Walleye season is scheduled to remain open through 12:01 a.m. on Tuesday, Sept. 5, provided harvest by state anglers doesn't exceed a conservation cap of 55,800 lbs.
To keep track of walleye caught, DNR relies on its creel, or angler survey, to monitor fishing on Mille Lacs Lake.
Monitoring by clerks stationed around the lake begins Dec. 1 and continues throughout the winter and summer fishing seasons. The first 2017 creel report will include winter fishing totals.
The 2017 safe walleye harvest level established by the DNR and Great Lakes Indian Fish & Wildlife Commission is 64,000 pounds, with 44,800 allocated to state anglers and 19,200 for tribal fishing.
Although all walleye caught must be immediately released, some fish die after being caught. Based on angler reports to creel clerks, the poundage of fish that die from hooking mortality is calculated and applied against the state's harvest allocation.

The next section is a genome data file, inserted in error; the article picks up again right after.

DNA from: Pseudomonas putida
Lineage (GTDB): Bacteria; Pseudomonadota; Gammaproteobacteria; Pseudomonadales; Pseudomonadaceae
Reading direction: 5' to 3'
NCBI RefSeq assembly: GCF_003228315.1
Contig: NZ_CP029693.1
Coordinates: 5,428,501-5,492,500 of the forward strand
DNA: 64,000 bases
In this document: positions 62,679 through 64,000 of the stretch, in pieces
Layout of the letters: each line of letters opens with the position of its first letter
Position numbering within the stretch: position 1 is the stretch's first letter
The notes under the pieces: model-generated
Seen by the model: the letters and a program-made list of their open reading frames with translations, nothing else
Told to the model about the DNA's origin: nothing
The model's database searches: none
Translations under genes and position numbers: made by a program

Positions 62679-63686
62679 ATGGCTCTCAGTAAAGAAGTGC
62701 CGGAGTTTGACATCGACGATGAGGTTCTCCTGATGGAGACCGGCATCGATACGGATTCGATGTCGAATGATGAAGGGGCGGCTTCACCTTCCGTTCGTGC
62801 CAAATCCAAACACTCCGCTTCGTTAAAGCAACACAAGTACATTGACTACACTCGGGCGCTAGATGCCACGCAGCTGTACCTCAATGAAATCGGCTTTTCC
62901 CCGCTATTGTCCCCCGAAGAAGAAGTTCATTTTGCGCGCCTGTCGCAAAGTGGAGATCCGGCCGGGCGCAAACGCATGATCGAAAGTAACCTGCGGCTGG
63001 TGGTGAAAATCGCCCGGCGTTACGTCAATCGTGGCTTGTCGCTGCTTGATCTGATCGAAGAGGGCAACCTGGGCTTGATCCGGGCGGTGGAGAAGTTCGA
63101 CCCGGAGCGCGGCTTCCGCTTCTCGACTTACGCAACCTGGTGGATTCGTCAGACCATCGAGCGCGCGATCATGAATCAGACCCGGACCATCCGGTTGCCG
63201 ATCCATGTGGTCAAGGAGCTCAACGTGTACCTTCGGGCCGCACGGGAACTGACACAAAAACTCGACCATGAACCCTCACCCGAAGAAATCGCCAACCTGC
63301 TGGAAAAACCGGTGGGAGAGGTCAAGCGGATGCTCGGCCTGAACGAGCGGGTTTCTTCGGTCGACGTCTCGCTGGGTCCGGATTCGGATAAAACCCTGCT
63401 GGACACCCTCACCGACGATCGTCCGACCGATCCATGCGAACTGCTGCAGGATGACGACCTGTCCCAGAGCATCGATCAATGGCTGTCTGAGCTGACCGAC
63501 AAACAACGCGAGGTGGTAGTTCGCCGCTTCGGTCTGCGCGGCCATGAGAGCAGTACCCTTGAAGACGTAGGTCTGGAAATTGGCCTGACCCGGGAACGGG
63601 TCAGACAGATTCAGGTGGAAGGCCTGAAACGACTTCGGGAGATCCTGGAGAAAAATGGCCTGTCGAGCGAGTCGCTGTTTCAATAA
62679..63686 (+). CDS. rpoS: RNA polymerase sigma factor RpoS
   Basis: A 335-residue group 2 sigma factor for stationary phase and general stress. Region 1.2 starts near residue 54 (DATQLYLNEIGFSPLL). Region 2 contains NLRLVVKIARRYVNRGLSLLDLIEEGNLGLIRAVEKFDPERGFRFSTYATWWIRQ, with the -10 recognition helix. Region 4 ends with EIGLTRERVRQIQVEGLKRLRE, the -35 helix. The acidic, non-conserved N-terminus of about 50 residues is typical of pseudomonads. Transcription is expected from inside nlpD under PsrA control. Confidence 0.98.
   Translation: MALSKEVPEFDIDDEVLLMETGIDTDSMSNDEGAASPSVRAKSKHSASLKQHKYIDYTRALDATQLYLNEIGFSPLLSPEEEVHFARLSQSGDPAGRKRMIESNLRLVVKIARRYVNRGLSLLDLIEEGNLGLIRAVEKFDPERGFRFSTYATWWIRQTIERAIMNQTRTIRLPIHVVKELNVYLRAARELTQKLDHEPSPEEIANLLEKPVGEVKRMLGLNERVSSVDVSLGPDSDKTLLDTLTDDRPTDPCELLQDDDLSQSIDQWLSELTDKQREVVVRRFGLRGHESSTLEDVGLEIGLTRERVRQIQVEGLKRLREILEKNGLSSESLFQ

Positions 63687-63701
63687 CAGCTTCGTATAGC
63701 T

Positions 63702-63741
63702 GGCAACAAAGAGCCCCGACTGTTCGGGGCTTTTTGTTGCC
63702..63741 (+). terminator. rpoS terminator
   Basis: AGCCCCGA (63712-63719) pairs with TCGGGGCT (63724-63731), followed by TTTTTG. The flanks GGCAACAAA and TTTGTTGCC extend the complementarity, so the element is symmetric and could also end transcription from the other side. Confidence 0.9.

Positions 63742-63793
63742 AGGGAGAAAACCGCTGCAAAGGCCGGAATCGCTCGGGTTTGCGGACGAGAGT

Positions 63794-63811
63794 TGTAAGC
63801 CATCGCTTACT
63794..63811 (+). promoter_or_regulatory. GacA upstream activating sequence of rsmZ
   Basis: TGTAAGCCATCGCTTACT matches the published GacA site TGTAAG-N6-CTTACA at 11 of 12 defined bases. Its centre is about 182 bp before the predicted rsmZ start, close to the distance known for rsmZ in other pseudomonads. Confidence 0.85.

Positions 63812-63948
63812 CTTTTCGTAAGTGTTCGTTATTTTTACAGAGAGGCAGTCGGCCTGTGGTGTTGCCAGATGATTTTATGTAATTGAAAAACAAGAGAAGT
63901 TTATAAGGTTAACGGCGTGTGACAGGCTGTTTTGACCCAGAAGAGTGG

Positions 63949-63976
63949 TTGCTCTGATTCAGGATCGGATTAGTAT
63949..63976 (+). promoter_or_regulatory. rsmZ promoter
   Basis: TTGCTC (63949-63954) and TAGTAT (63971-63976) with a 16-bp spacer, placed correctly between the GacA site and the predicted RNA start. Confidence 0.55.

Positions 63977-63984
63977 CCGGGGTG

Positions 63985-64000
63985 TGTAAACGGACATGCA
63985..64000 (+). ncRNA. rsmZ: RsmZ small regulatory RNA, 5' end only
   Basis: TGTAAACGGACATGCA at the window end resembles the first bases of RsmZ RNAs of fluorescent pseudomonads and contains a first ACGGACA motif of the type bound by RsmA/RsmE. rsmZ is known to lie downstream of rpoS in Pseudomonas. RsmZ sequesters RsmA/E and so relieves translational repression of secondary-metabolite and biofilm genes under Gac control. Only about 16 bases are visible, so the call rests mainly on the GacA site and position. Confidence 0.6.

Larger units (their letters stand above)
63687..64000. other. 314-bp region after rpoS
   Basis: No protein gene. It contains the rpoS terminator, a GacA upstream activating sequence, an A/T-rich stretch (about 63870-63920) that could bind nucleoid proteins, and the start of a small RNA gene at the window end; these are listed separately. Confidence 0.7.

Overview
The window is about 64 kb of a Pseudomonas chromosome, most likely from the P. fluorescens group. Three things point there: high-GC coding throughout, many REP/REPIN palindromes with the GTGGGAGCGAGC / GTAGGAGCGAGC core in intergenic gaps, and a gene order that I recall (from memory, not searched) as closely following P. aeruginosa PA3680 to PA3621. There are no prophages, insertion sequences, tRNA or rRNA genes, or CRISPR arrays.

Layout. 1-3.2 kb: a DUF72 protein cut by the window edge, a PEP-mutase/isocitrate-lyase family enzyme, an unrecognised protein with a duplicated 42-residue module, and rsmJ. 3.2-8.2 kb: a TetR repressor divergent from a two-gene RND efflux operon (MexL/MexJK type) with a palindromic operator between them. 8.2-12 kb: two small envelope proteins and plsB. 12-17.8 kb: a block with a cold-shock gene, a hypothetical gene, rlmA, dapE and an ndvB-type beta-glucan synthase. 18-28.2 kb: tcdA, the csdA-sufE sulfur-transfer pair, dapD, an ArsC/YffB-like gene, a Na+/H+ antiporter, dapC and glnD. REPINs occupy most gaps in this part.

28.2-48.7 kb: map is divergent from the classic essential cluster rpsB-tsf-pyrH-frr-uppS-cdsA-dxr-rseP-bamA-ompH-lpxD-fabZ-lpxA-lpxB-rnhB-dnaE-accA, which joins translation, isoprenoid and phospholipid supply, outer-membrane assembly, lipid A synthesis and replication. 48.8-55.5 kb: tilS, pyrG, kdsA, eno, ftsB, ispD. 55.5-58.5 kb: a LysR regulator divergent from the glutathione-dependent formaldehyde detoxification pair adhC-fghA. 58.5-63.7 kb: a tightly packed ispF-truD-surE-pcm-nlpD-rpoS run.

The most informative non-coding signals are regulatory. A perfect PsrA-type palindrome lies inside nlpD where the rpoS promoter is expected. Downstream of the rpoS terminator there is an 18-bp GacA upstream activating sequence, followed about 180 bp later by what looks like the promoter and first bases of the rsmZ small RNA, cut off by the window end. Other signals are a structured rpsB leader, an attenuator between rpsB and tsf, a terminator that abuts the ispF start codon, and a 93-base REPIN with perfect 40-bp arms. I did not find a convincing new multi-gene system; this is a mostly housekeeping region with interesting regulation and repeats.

Unlike many lakes, a creel survey is done each year on Mille Lacs because there are safe harvest limits on walleye, perch and northern pike.
DNR creel clerks interview anglers, measure fish, keep track of hours fished and count boats, fish houses and recreational craft. This year on Mille Lacs, clerks also are asking if anglers used live or artificial bait.
When the data is analyzed, it provides information about angler effort, harvest, size distribution of fish as well as insight into fishing quality and pressure.